But even if PG&E is not affected, Dodd says the measure is unnecessary. There have only been three applications for private helipads in the past 40 years. One was rejected by supervisors in 1979, one was withdrawn in 2005, and one is still pending before the Board of Supervisors. Should the board ever approve such an application, Dodd said, opponents would be free to use the referendum process to overturn the decision.
“This is a solution in search of a problem,” he said.
Opponents of Measure C have a more complex explanation of their arguments, outlined in their election guide statement.
They say restrictions on agricultural use of lands containing stands of oaks might encourage other non-farm uses, such as leading landowners to exercise the right to build houses on parcels of 160 acres or more. That could lead to the proliferation of large homes for wealthy people, or even “event centers,” in the hills, causing additional traffic on the roads and the degradation of the county’s scenic views.
They also argue that ordinance is so vague that it would invite confusion and lawsuits, leading to legal bills for taxpayers and generating uncertainty and fear for farmers. The ordinance allows for the removal of 795 more acres of oak woodland before the restrictions kick in, for example, but there is no clear definition for how such acreage is supposed to be calculated.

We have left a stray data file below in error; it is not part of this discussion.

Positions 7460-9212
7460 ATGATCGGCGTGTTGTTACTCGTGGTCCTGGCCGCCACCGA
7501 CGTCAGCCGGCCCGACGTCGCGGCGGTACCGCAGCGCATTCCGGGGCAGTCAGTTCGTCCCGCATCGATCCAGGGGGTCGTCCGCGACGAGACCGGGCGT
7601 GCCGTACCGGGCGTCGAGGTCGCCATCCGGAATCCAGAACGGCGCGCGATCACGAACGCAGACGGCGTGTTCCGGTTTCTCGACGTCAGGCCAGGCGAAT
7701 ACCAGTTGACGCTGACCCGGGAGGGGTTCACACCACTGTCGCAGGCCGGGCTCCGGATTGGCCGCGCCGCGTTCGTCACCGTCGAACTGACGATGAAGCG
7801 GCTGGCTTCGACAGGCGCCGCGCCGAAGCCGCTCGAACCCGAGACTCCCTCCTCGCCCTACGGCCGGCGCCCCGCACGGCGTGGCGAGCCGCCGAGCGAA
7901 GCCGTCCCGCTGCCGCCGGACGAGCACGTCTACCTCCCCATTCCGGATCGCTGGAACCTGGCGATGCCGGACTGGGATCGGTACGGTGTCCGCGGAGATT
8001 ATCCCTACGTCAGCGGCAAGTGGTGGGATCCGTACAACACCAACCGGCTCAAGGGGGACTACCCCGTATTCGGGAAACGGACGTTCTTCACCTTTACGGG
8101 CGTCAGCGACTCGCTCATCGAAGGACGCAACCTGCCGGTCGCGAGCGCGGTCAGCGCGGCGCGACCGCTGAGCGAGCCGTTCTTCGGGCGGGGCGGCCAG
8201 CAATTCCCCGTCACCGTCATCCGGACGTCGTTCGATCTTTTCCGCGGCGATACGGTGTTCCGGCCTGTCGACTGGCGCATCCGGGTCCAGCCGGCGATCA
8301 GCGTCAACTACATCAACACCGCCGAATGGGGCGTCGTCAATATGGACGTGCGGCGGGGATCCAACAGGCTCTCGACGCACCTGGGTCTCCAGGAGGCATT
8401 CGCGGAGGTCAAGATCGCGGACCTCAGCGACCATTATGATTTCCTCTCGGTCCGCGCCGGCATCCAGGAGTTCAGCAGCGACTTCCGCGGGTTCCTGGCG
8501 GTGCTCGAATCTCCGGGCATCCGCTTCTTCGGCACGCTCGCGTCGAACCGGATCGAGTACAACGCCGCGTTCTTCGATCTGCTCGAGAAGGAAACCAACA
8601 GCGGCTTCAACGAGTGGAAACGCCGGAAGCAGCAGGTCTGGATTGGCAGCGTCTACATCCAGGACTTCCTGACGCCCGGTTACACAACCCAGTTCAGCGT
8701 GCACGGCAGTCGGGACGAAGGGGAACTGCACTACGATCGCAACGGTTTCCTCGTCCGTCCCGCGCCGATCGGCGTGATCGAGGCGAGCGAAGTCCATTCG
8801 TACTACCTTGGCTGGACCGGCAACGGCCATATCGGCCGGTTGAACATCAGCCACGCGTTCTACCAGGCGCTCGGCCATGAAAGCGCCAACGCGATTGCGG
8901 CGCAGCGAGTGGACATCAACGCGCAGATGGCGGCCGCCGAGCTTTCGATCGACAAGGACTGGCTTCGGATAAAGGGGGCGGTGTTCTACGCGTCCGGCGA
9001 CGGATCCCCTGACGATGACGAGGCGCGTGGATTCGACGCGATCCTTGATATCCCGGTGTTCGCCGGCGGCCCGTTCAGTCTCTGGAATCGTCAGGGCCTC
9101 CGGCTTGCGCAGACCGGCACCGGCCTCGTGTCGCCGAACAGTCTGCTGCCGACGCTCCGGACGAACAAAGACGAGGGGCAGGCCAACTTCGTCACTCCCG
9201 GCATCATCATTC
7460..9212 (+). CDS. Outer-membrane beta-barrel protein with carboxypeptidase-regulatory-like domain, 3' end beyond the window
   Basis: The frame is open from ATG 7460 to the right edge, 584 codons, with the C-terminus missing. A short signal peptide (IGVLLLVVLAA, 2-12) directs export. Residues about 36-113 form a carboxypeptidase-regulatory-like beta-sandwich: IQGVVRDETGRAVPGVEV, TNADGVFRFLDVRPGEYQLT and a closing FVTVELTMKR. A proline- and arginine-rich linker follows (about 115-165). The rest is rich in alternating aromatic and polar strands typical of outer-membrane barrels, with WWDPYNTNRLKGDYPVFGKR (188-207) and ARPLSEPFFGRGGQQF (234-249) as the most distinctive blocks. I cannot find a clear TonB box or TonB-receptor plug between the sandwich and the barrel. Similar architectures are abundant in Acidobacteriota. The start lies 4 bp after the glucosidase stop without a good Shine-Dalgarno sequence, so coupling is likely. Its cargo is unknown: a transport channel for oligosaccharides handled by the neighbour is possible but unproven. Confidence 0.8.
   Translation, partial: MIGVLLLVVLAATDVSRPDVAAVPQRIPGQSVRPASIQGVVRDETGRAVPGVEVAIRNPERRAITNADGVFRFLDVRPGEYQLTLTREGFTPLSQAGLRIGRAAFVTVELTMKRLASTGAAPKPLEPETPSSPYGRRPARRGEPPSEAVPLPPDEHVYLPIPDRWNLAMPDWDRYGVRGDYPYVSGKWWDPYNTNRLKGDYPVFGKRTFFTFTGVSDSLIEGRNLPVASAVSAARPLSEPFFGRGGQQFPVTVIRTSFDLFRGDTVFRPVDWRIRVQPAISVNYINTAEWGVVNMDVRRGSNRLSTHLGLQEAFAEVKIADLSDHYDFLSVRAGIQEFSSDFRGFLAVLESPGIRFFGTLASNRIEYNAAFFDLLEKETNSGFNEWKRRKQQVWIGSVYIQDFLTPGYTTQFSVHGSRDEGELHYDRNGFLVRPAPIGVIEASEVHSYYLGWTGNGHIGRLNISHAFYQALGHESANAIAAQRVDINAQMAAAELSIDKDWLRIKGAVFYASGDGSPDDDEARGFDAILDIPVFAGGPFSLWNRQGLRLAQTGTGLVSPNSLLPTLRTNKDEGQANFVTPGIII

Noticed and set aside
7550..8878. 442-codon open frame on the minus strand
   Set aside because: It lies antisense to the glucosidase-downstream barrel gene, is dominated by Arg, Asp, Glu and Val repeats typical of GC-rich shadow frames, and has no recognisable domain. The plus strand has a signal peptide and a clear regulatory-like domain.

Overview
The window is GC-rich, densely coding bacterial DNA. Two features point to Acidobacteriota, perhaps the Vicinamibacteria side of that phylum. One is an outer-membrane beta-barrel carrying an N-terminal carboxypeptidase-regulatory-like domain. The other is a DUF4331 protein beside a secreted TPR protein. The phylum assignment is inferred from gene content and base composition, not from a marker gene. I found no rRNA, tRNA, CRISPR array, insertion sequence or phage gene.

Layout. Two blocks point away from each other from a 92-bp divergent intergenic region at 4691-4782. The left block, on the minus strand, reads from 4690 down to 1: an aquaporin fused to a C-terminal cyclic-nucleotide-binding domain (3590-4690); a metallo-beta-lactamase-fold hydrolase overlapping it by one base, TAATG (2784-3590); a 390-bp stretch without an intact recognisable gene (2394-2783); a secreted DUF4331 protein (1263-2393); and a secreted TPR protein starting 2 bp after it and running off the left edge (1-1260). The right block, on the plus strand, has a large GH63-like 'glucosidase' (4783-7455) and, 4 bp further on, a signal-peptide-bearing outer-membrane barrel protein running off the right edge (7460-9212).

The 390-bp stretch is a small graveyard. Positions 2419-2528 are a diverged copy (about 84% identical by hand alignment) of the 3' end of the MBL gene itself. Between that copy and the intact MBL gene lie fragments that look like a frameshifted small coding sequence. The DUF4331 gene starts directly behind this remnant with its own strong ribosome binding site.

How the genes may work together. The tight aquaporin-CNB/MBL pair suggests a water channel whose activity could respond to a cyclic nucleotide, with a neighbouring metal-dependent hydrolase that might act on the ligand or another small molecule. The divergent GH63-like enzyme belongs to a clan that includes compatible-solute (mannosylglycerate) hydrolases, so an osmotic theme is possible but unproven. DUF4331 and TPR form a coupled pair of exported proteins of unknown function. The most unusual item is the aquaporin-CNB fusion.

In addition to the ballot statement, the opponents’ arguments have begun to appear on large signs along the county’s main roads. Under the slogan “No on C,” the signs feature a variety of smaller lines, such as “Bad for agriculture,” “Costs taxpayers,” and “Increases traffic on Highway 29.”
Hackett objects vehemently to those lines, saying they are misleading at best. He has not, however, filed a complaint with the state’s Fair Political Practices Commission, though he won’t rule out such a move.
Caloyannidis says he doesn’t plan to take any official action against Dodd’s argument, other than filing a rebuttal statement to be included in the voter guide. He decided against filing suit, as Measure C proponents have done.
“I was thinking of doing it, but then I thought ‘Dodd is someone I voted for,’” he said. “It would be embarrassing to get this in court.”
You can reach Sean Scully at 256-2246 or email@example.com.